Wigtownshire now has a great reputation as ‘The Book County’. The little country town of Wigtown hosts a book festival in September each year and in 1998 was named as Scotland's 'National Book Town' due to the 24 bookshops which are located in or near the square.
Wigtownshire Self Catering Cottages
Rolling Countryside to Explore
The Machars is a large peninsula of rolling countryside within Wigtownshire that derives its name from the Gaelic machair which are the sandy grasslands that border the sea.
Whithorn, a medieval market town at the south of the peninsula, was where St Ninian built the first Christian mission north of Hadrian's Wall in 397AD (nearly 200 years before St Columba established the mission on Iona). His remains were buried in Whithorn Priory to which many made a pilgrimage, including Mary Queen of Scots in 1563. Hence the name of the meandering Pilgrim's Way from Glen Luce (a 100 mile round trip on quiet roads and tracks). The ruins of the Priory have been excavated and many of the finds and further interpretation are to be found at the Whithorn Trust Discovery Centre and Whithorn Museum.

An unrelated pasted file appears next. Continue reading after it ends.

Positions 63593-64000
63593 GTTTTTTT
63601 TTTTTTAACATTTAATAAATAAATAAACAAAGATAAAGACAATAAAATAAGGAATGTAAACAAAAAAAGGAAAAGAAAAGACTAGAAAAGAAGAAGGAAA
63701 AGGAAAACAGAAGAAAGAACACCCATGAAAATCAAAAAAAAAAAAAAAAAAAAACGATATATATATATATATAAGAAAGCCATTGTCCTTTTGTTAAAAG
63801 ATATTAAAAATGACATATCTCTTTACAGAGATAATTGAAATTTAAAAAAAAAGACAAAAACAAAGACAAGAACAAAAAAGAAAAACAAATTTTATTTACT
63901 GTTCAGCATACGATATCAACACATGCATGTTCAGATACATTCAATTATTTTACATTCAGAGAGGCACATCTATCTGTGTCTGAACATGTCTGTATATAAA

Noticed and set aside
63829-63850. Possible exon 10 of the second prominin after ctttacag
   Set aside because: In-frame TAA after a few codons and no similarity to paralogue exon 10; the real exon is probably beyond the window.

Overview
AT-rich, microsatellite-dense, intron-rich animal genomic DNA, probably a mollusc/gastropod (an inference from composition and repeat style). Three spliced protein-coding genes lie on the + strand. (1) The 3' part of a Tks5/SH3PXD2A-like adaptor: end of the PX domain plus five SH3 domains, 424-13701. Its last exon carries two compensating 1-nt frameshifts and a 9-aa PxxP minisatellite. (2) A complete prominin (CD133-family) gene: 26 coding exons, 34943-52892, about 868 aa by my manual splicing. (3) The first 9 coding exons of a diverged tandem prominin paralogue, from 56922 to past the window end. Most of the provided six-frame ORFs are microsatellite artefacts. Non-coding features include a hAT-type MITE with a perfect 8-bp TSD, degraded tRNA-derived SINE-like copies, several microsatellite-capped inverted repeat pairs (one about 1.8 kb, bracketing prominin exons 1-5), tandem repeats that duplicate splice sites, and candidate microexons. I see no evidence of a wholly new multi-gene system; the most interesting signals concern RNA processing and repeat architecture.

Pilgrims used to land on the Isle of Whithorn on the southern tip of the peninsula which is now linked to the mainland by a causeway. It has a natural harbour and nearby is St Ninian's Cave, where the saint used to pray and the 13th century St Ninian's Chapel that was built for pilgrims landing by sea.
To the west, the area traditionally extends to the Rhinns of Galloway and the south westernmost point of mainland Scotland, where there are more beaches, gardens at Port Logan and the attractive village of Portpatrick clustered round its harbour.